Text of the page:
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Rayman Origins PS Vita



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Product Description

Rayman Origins is special, rare and precious. Somewhere in the last few years, the classic notion of games being benign and whimsical escapist fantasies was lost in favor of battered, war torn landscapes and desolate dystopian apocalypse. Vibrant worlds turned to rot and grit, smiles turned to screams, and it seemed that by and large, gaming lost its innocence.

Is it possible for a game in this era to recapture the magic that inspired this industry to begin, while still proving itself a capable, full-fledged experience under modern scrutiny? In the case of Ubisoft's Rayman Origins, the answer is "slapsolutely."

In many ways, what we have here is this generation's most artistically cohesive package, with perfectly imagined visual direction that never ceases to induce smiles. It's as if art director Michel Ancel drew a single, whimsical napkin sketch and then built an entire world around it, consistently expanding on but never once backing down from his original vision. Plant life unfurls around you, fiery pillars collapse, and avalanches give way to lush landscapes for goofy characters to happily slap each other around. It's fantastic vibrant chaos that's exquisite on the eyes, with buttery smooth animation to boot despite the very rare framerate hiccup that rears its head when things are at their most chaotic.


As pretty as ever.

Back in November, Rayman Origins was a platforming bliss on consoles and it's just as rewarding in the palm of your hands on the PlayStation Vita's gorgeous display. There are moments of total madness where the background elements mesh with the foreground causing occasional confusion, but Rayman's biggest visionary downside is that it's almost distractingly beautiful. l want to stop to take it all in, but instead I hop and bop and collect everything I can in a mad dash to the goal. Luckily, most stages buck this trend by becoming more meticulously calculated affairs, where you strategically grab Lums, (Rayman's answer to coins) and explore hidden corners of the worlds to conquer secret sub areas at your own pace. I was worried that Origins wouldn't translate well to anything smaller than an HDTV but that was totally not the case once I saw it in action on the Vita. Occasionally the view may be pulled back a little too far to truly catch every detail but with the newly implemented pinch to expand multi-touch controls, nothing gets lost.

Like the console's effect last year, there once again is never a shortage of people gathering around me to revel in how incredible Rayman looks on the PlayStation Vita; mastering stages in all their glory delivers a fluid, magnificent spectacle. Single player gets the job done and will absolutely satiate any cravings you have for an awesome and unique side-scrolling gaming experience, especially in the absence of a traditional 2D Mario title this year.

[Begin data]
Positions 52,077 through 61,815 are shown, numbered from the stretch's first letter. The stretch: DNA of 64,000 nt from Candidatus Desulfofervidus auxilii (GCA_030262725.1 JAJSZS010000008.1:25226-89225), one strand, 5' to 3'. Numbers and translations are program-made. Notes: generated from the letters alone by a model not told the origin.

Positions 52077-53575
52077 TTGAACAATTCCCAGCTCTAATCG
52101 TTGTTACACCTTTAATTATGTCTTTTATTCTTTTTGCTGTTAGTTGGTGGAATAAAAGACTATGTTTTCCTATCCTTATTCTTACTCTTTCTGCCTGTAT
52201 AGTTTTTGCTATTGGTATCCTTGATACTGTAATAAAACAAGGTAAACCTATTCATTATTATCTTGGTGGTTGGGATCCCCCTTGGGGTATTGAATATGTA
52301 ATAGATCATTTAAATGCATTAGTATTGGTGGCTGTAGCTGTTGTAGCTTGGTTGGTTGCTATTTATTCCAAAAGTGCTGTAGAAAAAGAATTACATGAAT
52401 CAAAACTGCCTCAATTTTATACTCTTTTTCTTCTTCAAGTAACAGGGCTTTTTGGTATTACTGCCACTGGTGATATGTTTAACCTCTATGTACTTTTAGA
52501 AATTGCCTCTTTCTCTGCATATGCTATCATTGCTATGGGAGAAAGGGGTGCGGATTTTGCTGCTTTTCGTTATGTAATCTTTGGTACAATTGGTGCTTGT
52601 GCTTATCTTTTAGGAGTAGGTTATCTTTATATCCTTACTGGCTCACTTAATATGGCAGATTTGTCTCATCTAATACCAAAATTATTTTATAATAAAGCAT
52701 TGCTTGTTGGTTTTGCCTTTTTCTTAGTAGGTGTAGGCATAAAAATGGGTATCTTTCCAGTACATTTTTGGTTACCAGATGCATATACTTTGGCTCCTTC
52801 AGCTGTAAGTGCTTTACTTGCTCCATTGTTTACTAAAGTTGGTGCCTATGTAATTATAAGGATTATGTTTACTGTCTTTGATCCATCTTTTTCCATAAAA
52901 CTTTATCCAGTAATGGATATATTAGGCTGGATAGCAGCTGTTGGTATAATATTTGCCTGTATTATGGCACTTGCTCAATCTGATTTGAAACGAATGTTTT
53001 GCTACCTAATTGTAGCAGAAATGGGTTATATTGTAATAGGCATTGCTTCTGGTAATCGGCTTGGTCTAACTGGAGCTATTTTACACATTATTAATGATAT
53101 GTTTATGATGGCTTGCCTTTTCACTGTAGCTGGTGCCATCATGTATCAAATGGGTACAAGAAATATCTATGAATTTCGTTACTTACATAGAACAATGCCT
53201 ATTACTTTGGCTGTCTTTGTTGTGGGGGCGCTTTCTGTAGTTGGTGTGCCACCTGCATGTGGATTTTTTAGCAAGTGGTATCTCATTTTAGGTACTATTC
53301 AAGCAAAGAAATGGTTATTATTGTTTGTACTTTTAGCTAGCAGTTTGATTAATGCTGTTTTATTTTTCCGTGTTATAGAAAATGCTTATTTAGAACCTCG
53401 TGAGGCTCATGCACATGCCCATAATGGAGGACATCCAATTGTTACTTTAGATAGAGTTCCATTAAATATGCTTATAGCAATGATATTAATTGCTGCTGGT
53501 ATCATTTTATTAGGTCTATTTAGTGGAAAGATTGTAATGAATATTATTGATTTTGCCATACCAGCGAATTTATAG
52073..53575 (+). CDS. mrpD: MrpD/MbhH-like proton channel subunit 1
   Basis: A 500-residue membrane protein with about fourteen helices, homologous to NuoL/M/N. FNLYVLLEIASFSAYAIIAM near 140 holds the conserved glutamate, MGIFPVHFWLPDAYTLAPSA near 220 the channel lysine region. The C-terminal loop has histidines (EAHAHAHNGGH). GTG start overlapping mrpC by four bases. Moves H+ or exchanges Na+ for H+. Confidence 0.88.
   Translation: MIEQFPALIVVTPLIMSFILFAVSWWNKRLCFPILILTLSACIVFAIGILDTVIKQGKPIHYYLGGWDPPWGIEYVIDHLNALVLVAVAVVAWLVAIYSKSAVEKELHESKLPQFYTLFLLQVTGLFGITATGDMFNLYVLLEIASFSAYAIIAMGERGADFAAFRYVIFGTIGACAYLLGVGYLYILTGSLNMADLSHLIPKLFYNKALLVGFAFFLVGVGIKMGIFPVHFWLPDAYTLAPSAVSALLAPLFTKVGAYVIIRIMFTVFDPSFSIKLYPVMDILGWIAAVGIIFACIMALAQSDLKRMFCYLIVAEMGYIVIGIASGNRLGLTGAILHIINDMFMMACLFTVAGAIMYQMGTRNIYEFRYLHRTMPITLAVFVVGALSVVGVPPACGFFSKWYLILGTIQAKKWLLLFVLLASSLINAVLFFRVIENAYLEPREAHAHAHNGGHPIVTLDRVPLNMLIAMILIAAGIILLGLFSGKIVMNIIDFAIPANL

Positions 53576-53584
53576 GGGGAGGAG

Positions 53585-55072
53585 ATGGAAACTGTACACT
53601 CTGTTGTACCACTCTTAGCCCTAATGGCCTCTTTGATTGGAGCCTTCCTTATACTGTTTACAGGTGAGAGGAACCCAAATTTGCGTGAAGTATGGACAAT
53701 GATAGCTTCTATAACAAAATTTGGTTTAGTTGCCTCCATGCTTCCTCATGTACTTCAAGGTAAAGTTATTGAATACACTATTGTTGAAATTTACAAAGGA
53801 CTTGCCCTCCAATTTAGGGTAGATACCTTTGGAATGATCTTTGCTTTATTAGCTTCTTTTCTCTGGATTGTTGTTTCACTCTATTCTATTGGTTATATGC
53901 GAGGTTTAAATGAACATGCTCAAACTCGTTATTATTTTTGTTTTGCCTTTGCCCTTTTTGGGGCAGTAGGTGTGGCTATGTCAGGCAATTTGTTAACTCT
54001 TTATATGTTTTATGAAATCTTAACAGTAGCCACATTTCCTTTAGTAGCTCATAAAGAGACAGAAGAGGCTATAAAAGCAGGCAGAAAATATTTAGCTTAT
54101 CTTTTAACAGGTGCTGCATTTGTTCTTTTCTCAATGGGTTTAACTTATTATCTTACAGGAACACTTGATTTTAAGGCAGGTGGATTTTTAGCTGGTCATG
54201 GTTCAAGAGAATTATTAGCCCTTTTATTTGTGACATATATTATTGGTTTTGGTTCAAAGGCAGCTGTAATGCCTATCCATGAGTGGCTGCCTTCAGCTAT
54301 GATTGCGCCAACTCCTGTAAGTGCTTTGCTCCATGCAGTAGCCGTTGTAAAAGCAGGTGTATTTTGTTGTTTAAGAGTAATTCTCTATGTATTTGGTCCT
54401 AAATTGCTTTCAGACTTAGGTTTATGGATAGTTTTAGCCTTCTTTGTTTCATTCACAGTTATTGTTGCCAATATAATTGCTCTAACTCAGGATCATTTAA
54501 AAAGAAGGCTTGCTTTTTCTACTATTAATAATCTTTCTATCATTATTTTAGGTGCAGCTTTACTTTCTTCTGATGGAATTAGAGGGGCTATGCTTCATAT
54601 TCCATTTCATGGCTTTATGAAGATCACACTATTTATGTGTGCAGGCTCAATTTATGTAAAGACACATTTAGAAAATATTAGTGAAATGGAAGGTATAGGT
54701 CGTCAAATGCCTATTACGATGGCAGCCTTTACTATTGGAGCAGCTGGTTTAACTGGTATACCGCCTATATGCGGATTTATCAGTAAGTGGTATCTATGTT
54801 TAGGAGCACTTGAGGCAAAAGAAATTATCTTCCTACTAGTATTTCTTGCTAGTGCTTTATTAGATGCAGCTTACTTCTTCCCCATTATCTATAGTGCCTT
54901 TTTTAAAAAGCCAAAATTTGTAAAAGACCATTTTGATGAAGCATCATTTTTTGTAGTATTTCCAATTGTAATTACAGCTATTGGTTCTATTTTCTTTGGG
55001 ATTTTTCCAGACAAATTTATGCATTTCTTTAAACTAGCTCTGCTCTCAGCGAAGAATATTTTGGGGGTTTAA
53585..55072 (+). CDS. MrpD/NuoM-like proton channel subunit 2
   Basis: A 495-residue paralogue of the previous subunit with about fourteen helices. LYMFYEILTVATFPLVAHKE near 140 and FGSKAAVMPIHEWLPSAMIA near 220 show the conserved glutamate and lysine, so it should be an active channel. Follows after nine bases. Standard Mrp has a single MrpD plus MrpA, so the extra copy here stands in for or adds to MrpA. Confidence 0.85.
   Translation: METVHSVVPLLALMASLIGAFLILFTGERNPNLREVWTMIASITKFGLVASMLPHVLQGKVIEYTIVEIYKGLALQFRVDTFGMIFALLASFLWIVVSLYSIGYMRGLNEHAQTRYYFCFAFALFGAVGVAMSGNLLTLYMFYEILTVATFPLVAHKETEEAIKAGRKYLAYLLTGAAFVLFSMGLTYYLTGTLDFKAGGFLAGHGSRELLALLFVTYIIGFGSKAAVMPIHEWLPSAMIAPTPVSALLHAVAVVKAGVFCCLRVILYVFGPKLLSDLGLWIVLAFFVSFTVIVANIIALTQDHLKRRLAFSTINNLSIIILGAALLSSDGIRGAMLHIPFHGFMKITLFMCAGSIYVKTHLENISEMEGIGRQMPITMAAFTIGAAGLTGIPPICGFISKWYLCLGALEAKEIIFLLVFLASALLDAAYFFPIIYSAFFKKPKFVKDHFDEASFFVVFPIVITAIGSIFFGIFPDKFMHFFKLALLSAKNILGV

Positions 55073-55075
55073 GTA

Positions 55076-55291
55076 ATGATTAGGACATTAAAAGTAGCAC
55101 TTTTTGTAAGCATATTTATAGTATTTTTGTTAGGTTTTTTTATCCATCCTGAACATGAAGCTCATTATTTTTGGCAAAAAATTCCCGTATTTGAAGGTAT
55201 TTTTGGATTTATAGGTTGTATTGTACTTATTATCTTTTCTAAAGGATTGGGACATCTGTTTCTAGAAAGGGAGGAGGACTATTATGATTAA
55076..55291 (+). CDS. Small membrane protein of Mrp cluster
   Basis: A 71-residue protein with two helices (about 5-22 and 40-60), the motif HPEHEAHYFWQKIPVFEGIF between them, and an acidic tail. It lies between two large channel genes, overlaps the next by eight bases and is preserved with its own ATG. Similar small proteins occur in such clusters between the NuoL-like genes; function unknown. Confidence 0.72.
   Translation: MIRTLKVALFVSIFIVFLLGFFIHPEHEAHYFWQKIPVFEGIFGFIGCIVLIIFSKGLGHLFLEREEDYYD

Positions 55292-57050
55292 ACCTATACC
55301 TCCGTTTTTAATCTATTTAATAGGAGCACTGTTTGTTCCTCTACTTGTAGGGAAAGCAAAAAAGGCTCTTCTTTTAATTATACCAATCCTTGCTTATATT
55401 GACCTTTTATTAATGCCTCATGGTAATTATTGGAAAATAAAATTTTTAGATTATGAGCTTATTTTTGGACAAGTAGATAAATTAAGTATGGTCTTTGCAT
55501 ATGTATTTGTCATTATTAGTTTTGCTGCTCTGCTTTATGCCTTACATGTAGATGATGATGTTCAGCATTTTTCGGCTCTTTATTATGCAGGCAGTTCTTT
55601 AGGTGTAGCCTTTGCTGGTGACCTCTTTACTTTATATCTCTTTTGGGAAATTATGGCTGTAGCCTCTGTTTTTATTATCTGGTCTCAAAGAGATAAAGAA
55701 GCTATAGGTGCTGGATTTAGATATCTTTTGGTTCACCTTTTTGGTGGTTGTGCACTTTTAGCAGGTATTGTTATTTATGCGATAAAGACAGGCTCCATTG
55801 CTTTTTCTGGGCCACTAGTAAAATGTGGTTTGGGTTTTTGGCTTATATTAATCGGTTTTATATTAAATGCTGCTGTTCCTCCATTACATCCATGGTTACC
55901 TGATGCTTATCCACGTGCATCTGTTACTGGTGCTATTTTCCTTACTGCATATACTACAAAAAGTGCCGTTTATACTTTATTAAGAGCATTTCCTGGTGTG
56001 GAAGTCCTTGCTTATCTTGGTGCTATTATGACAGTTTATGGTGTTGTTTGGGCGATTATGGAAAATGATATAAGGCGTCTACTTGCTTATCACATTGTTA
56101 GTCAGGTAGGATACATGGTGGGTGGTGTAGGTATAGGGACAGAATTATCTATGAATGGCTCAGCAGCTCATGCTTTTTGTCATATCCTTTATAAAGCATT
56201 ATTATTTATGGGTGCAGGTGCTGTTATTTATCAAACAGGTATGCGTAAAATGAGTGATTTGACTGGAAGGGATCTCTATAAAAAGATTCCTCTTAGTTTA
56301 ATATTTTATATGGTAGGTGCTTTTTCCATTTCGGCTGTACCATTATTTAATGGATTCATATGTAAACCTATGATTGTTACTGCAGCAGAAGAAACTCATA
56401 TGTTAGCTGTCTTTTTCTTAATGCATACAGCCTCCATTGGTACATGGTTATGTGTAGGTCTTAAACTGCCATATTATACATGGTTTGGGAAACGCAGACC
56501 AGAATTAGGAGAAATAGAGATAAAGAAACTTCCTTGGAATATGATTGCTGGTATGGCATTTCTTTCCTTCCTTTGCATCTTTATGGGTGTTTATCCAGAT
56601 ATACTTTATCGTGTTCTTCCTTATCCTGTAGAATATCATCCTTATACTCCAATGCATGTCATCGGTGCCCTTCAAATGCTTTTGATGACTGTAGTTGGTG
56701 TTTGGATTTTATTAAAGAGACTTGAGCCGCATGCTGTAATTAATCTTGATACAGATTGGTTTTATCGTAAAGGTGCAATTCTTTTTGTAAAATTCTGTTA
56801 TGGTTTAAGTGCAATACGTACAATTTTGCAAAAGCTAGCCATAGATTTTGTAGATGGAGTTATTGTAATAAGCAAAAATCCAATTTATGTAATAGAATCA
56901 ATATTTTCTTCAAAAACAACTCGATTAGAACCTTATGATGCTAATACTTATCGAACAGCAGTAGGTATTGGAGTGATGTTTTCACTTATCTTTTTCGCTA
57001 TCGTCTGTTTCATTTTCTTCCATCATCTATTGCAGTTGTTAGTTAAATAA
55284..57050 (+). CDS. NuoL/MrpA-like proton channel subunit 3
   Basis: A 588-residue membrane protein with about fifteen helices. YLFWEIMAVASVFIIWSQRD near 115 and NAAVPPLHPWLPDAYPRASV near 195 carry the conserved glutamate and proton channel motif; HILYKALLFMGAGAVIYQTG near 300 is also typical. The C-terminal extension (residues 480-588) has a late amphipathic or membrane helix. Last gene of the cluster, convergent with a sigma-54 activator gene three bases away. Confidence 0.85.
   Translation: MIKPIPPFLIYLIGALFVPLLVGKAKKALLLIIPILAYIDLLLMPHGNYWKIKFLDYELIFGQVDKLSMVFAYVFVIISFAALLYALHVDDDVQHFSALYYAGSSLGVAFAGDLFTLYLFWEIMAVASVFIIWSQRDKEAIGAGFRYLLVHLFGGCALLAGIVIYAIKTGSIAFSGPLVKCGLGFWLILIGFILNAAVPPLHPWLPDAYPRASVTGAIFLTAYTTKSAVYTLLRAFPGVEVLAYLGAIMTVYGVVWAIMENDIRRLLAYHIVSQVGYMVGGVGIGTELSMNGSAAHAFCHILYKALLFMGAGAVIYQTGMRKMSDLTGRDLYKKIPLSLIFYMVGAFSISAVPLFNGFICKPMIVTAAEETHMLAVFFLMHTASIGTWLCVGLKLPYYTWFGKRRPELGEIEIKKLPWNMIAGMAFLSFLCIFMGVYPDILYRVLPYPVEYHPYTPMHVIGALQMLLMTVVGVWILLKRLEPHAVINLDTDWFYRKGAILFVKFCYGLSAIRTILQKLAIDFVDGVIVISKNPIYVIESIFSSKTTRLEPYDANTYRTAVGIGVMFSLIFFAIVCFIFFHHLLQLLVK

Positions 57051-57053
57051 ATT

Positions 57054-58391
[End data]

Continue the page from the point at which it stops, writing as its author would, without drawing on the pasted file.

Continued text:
Unfortunate – and this by far the Vita version's greatest drawback – is the quite disappointing absence of the two to four-player multiplayer mode that made the console version so easy to return to again and again. How Ubisoft omitted such an important gameplay element when some other PlayStation Vita launch titles support local and even networked multiplayer modes is a real shame. There are some fun new additions here to make up for it, such as a "ghost mode" which allows players to share and trade time trial data, but anyone outside of the most Rayman obsessed (Guilty!) will probably gloss over it.

The draw to ghost modes lies in the fact that Rayman and his friends Globox and the Teensies don't rely on power-ups in the traditional sense. Rather, each new world provides a new ability or attack to learn, and those moves stay with you forever, leaving plenty of opportunities to return to older stages and fly through them with more style and finesse. Each world offers plenty of insane locales. From the nightmarish cauldrons of pepper-obsessed chefs to the dark and murky underwater caverns brimming with vivid and ferocious sea life, there is plenty to see here. You'll take to the backs of giant mosquitos in ever-evolving side scrolling shooter stages as buzzing orchestras hum away. You'll swirl under oceans in the closest a video game has ever come to replicating the orchestrated synchronized swimming scenes in a Busby Berkeley film (Google it).


Can you beat my ghost?

Experienced players will unlock unique treasure chest chase levels; non-stop "screw up once and you're dead" speed-runs that will test your dexterity and twitch reflexes as much as test they your patience. Rayman is tough, a near brutal challenge at times but it never fully inspires Vita throwing, rage quitting anger thanks largely in part to its liberal use of checkpoints and its "you're so damn lovable that I can't stay mad at you for long" behavior. There are a few trial and error moments, but by and large this is a showcase of your own nimbleness, finesse and wit and it rewards your skills oh so handsomely.


The past few years seem to have convinced some critics that "artsy" platforming games ought to be short affairs, but Rayman is much, much better than that. There are a magnitude of stages to explore here, epic boss fights, unlockable character skins, hidden stages galore and hours upon hours of frantic fun. The notion that imaginative visuals and matinee-priced entry fees need be mutually exclusive is one Rayman Originscontinues to dispel as hour after hour of gaming joy continue to ramp up in both sheer scope and in grand gratification. Rayman Origins takes on a genre mastery of ground work laid down decades ago and elevates it to astronomical new standards. It's a spectacular living painting that's as much fun to play as it is to look at, and it's a total triumph. Your move, video game industry.

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